What's the difference between = and := performance-wise? and why should = be used?

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:bust_in_silhouette: Asked By ChillFire

Hello and good day to you,
so I was wondering why should I ever use the = sign instead of the := sign when creating a variable, and my though process for that was :

  • First I know that := sets the type of the variable when assigning the value, meanwhile = only assign the value to the variable
  • I am currently learning C in university(computer science degree) and I learnt C# in my off-time, so logically speaking I know that an int32 takes less memory than an int64, and a float takes less memory than a double
  • so I though that if I do not assign a type to my var in GDscript, does that mean the engine will allocate enough memory for any and all data types?

and so I came to the conclusion that I should always use := instead of = since I am telling the engine that I’ll be using a single type for the variable, thus reserving just the required amount of memory for it, and in turn affecting the performance for the better. But I know that I am a beginner in GDscript so I came here to ask you fellow friends/seniors to help me and tell me why should I use the = sign

TL;DR: := looks better than = performance-wise since it assigns a single type to the variable and reduce error-chance, so why should = be ever used when declaring a variable and what are some of it’s pros?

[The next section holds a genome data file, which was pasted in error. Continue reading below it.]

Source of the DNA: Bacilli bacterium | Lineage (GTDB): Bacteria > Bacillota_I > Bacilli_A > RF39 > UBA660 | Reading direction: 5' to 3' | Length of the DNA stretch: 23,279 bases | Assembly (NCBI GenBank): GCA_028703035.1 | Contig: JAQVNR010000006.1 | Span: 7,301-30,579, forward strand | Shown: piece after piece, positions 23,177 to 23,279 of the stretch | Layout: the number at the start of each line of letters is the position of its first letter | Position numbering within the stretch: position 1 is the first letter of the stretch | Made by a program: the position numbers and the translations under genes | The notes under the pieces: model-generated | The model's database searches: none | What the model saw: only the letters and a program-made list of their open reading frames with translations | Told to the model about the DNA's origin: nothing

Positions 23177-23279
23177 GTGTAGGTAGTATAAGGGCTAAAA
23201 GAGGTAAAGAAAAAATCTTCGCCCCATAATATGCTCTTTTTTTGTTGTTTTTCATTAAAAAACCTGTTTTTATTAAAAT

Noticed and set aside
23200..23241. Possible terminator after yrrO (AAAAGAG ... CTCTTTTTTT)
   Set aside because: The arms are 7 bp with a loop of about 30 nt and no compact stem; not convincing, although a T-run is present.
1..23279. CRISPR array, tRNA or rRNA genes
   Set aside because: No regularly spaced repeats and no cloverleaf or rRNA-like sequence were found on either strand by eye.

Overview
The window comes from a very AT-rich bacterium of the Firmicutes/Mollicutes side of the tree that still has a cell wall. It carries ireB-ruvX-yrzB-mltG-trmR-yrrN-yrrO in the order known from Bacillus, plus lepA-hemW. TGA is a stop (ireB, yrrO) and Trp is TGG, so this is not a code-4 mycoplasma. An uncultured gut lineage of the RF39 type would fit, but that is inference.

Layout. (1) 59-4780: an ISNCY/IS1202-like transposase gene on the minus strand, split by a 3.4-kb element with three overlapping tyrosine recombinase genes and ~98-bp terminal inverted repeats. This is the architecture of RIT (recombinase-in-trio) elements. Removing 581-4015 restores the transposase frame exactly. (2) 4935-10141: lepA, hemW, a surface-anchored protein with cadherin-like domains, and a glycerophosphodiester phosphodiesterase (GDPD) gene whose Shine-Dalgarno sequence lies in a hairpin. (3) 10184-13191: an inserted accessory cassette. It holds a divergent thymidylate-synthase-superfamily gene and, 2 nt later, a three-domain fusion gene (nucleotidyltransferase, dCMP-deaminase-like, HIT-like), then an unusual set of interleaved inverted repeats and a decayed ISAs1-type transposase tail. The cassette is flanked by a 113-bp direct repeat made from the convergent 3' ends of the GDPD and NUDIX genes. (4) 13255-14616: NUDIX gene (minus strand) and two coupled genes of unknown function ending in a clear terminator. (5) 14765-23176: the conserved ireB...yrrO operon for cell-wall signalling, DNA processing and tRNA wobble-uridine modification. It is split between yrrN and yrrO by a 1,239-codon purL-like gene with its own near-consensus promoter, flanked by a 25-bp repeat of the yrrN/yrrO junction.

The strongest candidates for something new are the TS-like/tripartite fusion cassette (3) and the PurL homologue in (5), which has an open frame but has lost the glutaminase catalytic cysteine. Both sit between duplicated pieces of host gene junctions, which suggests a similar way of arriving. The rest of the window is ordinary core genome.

:bust_in_silhouette: Reply From: AlexTheRegent

As of 3.x versions of Godot, there is no difference in := and = in terms of performance. The only reason to use it is to prevent some type-based errors, since it helps editor to understand types. Starting from Godot 4.0+ version, := will also have performance boost.

There are some situations where you can use = instead of := to make code a little bit cleaner. For example, Dictionary can’t be null, so you have to return empty dictionary:

func do_something() -> Dictionary:
  return {}

And to check that function did something, you need to check your return using Dictionary.empty() method. This code can be simplified if you define return type as Variant (variable without type):

func do_something():
  return null

and then you can just check as if result != null

does that mean the engine will allocate enough memory for any and all data types?

Yes, it will allocate required memory dynamically when needed.